The Rocky Horror Picture Show was a box office failure on its 1975 release, but a groundswell of fanatic moviegoers eventually helped the film take its rightful place as a pop culture classic. The campy musical turned horror movie tropes on their head, introducing themes like androgyny into mainstream culture. And audiences’ participatory reaction to the film kick-started the cosplay concept.
As Rocky Horror heads toward its 50th anniversary, the musical shows no signs of losing its appeal. And Asheville is the perfect locale to stage another revival of the musical. The Rocky Horror Music Show took place Friday, Oct. 21 at The Grey Eagle in Asheville.
Drummer Courtney Cahill is spearheading the project, but he doesn’t consider the Asheville-based Rocky Horror a revival at all. “It’s a very unique staging of the material,” he asserts. “There are hundreds of ‘shadow casts’ that engage with the movie on screen, and theater companies that put on the musical, but we present it as a total rock show.”
The local production began in 2021 with a pair of shows, and in August the cast reconvened to prepare for a run of performances this fall. Even though this Rocky Horror is a stage production, Cahill’s cast bases its music and dialogue on the 1975 film, not the original 1973 musical.
“We’re going for [the film soundtrack’s] sound,” Cahill says, “and we’re certainly trying to channel the actors from the film.” He adds that the show includes “just enough interstitial narration to stitch it together for the newbies.”
The film starred a number of high-profile actors, including Barry Bostwick and Susan Sarandon. But the most memorable roles featured Meat Loaf (as short-lived delivery boy Eddie) and Tim Curry in the role of Dr. Frank-N-Furter. The Asheville cast features saxophonist Myles Dunder and drummer Troy Crossley, respectively, in those roles.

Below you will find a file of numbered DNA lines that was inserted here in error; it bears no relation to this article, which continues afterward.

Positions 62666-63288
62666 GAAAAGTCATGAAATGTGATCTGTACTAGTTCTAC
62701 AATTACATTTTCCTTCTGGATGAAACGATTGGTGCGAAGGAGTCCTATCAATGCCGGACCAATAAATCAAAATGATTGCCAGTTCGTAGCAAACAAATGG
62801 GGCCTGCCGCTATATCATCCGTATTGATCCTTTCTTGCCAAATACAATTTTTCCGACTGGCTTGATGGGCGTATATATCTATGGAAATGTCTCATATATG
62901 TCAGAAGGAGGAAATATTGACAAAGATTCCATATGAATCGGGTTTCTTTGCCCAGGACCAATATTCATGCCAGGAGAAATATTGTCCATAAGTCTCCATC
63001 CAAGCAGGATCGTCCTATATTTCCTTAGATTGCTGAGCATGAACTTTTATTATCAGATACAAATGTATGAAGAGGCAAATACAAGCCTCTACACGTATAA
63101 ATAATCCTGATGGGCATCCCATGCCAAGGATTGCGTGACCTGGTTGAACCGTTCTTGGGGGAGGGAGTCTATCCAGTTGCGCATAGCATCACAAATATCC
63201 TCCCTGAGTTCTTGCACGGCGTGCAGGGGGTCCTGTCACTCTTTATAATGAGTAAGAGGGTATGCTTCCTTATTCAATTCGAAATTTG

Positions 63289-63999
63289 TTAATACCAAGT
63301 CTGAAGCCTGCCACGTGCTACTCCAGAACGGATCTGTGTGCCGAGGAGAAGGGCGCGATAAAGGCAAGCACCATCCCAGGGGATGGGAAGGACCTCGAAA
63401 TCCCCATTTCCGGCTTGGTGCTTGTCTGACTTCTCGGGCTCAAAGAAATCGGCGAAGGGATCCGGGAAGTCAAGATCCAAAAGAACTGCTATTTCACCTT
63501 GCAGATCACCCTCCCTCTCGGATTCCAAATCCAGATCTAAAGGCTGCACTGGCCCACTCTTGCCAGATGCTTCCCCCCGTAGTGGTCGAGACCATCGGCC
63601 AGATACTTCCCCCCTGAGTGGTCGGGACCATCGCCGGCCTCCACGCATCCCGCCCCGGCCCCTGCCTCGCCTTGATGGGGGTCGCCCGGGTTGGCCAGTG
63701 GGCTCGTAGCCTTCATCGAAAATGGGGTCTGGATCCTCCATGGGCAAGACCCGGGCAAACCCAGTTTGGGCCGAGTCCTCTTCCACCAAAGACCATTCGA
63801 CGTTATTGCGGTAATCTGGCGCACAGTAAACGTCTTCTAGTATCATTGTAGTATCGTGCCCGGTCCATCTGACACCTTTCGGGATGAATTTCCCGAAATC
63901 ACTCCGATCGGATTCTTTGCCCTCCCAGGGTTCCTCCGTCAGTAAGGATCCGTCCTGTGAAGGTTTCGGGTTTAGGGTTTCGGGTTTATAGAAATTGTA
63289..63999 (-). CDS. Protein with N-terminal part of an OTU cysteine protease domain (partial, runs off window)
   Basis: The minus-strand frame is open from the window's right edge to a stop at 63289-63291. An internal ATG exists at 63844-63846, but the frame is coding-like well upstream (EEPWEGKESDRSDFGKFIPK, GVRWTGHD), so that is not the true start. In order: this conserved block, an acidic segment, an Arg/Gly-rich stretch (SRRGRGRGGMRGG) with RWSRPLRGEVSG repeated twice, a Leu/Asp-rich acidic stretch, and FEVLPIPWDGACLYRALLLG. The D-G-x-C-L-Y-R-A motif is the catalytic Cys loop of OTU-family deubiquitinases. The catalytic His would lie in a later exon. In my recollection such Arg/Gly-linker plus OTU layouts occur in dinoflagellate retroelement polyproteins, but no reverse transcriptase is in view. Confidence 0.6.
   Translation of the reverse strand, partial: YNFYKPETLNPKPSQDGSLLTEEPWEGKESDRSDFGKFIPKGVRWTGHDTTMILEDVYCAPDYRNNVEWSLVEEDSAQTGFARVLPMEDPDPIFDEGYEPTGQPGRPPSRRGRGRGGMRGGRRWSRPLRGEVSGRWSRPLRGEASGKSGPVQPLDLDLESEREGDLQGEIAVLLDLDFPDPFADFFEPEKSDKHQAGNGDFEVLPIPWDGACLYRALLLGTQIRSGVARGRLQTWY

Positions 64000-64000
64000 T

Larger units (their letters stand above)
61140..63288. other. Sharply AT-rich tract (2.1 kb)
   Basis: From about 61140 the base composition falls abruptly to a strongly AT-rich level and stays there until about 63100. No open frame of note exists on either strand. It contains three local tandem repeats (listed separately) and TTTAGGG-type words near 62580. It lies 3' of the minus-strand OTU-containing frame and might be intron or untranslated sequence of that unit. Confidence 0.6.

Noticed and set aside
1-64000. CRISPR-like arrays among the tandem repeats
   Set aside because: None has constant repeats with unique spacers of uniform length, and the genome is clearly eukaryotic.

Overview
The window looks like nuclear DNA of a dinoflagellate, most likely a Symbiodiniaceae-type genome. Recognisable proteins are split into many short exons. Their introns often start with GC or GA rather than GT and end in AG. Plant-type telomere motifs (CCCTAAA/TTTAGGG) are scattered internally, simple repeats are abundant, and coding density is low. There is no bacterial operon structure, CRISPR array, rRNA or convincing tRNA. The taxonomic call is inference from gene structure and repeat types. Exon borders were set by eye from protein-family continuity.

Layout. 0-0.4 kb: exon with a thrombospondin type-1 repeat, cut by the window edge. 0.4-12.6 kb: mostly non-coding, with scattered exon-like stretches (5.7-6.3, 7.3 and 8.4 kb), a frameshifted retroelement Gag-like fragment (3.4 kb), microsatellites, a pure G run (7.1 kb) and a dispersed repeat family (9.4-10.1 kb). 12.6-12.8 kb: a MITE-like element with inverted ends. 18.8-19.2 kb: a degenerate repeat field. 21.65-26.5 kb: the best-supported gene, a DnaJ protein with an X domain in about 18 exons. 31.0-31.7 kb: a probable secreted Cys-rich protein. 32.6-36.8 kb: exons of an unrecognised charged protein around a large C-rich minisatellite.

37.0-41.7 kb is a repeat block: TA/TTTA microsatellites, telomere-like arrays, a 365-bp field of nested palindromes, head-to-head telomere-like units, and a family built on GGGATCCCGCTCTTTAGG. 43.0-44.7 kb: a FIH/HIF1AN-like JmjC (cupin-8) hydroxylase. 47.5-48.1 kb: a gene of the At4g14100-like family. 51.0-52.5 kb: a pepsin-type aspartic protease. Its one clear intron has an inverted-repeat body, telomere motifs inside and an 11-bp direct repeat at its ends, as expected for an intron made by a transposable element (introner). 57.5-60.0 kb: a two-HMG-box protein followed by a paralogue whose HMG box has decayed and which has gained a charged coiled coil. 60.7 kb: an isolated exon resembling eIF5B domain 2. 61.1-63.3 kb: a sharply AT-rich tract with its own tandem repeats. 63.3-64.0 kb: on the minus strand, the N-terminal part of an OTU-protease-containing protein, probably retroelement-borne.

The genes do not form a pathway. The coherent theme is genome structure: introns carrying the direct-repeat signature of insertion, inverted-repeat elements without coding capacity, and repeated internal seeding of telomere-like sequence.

Dunder says he has taken part in shadow casts of Rocky Horror ever since his high school days. “Rocky Horror taught me that there is nothing more beautiful than a theater full of weird people excited about the same silly thing,” he says.
The band/cast members are drawn from among Asheville’s deep-bench musical community. “We’re a group of friends who have known each other for many years in different bands,” Cahill says. “But when we first got into our underwear and corsets, we saw each other in a much different light.”
Cahill remarks upon the ways in which the show resonates with Asheville audiences. “Even though the movie is not playing, the audience is still engaging with us [as if it is].” And he notes with pride that that interactivity continues even after the final curtain falls. “After the show, people always come up and tell us what Rocky Horror did for them in their journey seeking a unique identity.”